Environmental regulators may soon put new restrictions oin the use of some types of paint strippers, due to their potentially serious risk to human health.
The U.S. Environmental Protection Agency (EPA) issued a press release on May 10, announcing that it intends to soon finalize a rulemaking on the use of methylene chloride, based on previous analysis of the side effects.
Those previous risk assessments indicate that methyl chloride is dangerous and has been blamed for dozens of deaths. In 2015, the Center for Public Integrity conducted a study which determined methylene chloride exposure was responsible for at least 56 deaths since 1980.
In January 2017, the EPA proposed a methyl chloride ban on consumer use after its own assessment in 2014. However, the agency delayed finalization of the rule, until now.
While the agency has not indicated whether the finalized rule will involve a methylene chloride ban as originally proposed, advocates of the ban say they are hopeful since the decision came just days after EPA Administrator Scott Pruitt met with the family members of two men who died last year due to methylene chloride side effects.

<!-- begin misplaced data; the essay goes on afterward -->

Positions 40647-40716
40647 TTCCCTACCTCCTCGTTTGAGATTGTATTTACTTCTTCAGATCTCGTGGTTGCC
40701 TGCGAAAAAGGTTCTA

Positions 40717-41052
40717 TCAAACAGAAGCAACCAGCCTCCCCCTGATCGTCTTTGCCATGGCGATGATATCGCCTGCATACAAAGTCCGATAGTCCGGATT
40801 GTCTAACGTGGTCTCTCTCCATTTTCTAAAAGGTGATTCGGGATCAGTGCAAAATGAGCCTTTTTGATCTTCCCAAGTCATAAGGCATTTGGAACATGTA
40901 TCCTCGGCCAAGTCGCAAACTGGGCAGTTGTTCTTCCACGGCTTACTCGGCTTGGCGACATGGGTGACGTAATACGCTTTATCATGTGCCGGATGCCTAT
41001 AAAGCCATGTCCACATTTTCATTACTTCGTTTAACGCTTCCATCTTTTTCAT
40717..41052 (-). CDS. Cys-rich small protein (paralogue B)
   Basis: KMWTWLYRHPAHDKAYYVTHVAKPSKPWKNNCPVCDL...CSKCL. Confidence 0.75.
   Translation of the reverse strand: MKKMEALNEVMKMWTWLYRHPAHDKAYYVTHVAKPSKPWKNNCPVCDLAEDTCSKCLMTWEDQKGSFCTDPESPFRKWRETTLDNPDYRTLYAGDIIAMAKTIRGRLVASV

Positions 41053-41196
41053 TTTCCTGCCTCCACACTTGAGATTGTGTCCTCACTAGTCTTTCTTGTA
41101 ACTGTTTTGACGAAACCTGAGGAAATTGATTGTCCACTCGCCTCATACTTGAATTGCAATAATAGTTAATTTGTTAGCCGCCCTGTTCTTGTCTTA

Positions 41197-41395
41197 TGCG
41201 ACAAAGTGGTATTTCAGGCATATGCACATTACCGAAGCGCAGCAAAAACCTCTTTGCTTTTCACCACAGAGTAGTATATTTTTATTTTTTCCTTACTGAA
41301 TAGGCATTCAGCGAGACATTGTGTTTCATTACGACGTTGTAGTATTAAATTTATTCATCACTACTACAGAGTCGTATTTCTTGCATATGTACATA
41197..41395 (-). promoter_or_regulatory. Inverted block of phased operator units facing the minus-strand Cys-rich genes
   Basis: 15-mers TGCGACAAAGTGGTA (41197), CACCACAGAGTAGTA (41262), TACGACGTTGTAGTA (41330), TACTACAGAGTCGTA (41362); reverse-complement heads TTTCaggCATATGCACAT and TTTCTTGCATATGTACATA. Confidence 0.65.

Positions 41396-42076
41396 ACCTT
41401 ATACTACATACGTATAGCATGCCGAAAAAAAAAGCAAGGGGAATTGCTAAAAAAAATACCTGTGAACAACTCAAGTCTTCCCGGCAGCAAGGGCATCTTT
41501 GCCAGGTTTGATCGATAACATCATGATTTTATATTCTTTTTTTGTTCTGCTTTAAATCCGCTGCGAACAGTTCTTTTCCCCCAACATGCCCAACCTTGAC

“We are encouraged that today EPA has decided to reverse course and move forward to finalize its proposed rule banning methylene chloride in these products,” Dr. Sarah Vogel, the Environmental Defense Fund (EDF) vice president for health, said in a May 10 press release. “We are also encouraged that EPA is not re-evaluating the paint stripping uses of methylene chloride and is relying on its previous risk assessments, which found very high risks to consumers and workers from these products.”
However, Vogel notes that the EPA’s statement falls short of committing to an actual ban, saying the EDF will “delay any celebration” until paint strippers containing the chemical are removed from the market.
Methylene chloride was one of 10 specific chemicals the EPA decided to evaluate as part of changes made to the Toxic Substances Control Act (TSCA) in The Frank R. Lautenberg Chemical Safety for the 21st Century Act, passed into law in June 2016.
As part of the new rules, the EPA will be required to systemically prioritize existing chemical substances that have entered the market within the past 10 years.
When a chemical is deemed to pose an unreasonable risk the EPA must take action within two years, with the possibility of an extension to four years. Bans and phaseouts have to occur within five years of an assessment that a chemical is unreasonably dangerous.